Builder shares how housing development impacts whole community during EDA gala


Geoff Griffin tells about his business, G-Cubed, and all its facets during the EDA gala. GRETCHEN MENSINK LOVEJOY/CHATFIELD NEWS

Chatfield Mayor Russ Smith speaks during the EDA's annual gala, introducing Geoff Griffin as the business owner sharing his story for the evening. GRETCHEN MENSINK LOVEJOY/CHATFIELD NEWS
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GRETCHEN MENSINK LOVEJOY
CHATFIELD NEWS

Modern-day pioneering, continued.

 “There were 20 new houses built in Chatfield over the last year, and per capita, Chatfield built more houses than Rochester,” said Chatfield Mayor Russ Smith. “None of this would be possible if it weren’t for the original builders of Chatfield. They were the settlers who ventured west from Winona, looking for an exceptionally beautiful spot for their new settlement.”

Smith, standing before the attendees of the 2018 Chatfield Economic Development Authority (EDA) gala, went on to introduce a new tradition that was begun last year — inviting a local business owner to highlight his or her contributions to the community.

This year’s speaker was one who doesn’t own a store or factory, he noted, but one who has affected the town in great measure. “You may not think about it right away, but in order for the town to grow, we have to continue to add new businesses and homes, because homes are what make the community,” Smith said.

And Chatfield’s most well-known homebuilder, Geoff Griffin of G-Cubed, stood to speak about his career in raising homes from building sites all across town.

He said he obtained an education in civil engineering, became business partners with Vern Speer in a land ownership venture in Dover, and learned, after some time, that if they were going to sell the land, the best way to do so would be to build a house on it. So they did, giving Griffin his start at engineering, designing, developing and selling real estate.

Griffen related that after he sold a certain number of homes he’d built each year, he was informed he’d have to have a real estate broker’s license. In turn, that meant he is now owner of five different businesses within the G-Cubed realm and currently has projects underway on Chatfield’s southeast edge.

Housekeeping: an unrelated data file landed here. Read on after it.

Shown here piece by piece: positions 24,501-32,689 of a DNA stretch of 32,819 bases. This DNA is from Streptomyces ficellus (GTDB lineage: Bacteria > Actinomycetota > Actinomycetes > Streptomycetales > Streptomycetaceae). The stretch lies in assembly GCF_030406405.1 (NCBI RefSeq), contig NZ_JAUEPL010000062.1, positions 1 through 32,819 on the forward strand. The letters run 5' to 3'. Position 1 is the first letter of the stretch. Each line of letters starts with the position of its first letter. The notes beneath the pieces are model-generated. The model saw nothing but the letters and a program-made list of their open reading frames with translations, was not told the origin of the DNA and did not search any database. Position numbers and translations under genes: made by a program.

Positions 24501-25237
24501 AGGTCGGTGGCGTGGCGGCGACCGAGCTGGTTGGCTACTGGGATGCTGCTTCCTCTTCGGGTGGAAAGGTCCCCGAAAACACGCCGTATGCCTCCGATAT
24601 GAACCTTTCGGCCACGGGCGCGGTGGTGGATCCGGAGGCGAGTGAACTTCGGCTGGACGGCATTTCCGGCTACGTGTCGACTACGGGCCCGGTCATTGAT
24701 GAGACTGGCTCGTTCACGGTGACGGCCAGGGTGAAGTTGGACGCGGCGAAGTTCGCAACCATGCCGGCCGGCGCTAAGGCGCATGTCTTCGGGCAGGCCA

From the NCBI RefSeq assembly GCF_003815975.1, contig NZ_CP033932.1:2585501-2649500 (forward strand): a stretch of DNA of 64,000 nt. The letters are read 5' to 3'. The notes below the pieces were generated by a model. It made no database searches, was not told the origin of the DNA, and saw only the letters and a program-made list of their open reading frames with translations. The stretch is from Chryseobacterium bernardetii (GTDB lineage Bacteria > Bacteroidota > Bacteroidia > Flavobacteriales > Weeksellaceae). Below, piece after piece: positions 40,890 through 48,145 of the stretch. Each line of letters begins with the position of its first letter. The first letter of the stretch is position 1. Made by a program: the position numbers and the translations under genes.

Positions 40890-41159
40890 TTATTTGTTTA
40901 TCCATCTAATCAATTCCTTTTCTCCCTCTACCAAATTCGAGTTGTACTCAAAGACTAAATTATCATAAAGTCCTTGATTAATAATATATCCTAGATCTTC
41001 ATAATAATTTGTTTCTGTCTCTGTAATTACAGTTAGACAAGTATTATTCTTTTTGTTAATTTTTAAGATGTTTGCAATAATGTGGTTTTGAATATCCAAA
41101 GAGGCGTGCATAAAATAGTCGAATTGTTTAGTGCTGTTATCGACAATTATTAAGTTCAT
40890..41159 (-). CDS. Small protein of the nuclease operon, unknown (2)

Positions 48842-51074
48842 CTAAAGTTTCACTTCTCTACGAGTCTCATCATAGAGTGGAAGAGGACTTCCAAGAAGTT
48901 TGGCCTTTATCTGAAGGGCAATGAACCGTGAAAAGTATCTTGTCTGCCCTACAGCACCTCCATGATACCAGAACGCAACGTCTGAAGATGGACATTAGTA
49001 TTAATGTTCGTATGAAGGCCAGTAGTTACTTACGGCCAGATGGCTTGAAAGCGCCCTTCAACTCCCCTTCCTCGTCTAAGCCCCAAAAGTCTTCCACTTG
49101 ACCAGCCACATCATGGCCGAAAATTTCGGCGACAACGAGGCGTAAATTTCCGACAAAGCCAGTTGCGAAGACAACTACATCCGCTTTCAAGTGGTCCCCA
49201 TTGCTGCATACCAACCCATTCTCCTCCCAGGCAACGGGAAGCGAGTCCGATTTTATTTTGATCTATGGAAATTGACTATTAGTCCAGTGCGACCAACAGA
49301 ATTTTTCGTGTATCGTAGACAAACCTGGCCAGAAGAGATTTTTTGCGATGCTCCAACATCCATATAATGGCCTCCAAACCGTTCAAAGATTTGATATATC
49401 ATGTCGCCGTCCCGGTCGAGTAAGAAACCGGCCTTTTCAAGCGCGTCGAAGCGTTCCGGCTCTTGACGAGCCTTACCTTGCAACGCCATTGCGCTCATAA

He still adheres to the advice given him years ago — that selling a lot, unless it’s being bought by someone who wants to hire someone specific to build on it, happens most efficiently when a new house stands upon it.

Griffin took questions from the gala attendees, and City Clerk Joel Young was the first to ask, “What are people looking for when they look in Chatfield? Why do they build houses in Chatfield?”

Griffin replied that he feels it’s a matter of cost and the proximity to Rochester, as well as the landscape that attracts people — that they have “the sun at their backs when they go to Rochester and when they come home,” as opposed to living in Byron, where the east-west commute leaves the sunrise and sunset glaring into drivers’ eyes. Also, the flat ground lays out subdivisions that don’t have any notable topography in other communities.

“Chatfield is prettier than the communities out west, and I’ve checked with my project manager about how many people are on a job at a house. He said that 55 to 65 people work on one house, so it does make an impact on the community,” he concluded.

Smith picked up the discussion, adding, “Building homes…that’s what people did and that’s what builds Chatfield, just like the settlers who came here and picked this place.”

EDA Director Chris Giesen and Smith congratulated the businesses that have chosen to locate in Chatfield over the past year, including some that have expanded from home business ventures to downtown Main Street, such as Big Girl Stickers & Stems, and those that have found other venues within the city, such as Advanced Chiropractic, Chatfield Auto and 52 Bottle Shop.

Smith also thanked the city’s volunteers and employees who have lent their time and dedication to making the last 11 months successful.

“It’s been another good year in Chatfield, and I want to thank all the people who have played a role in that, whether they’re volunteers or employees. Your work has not gone unnoticed or unappreciated,” he said.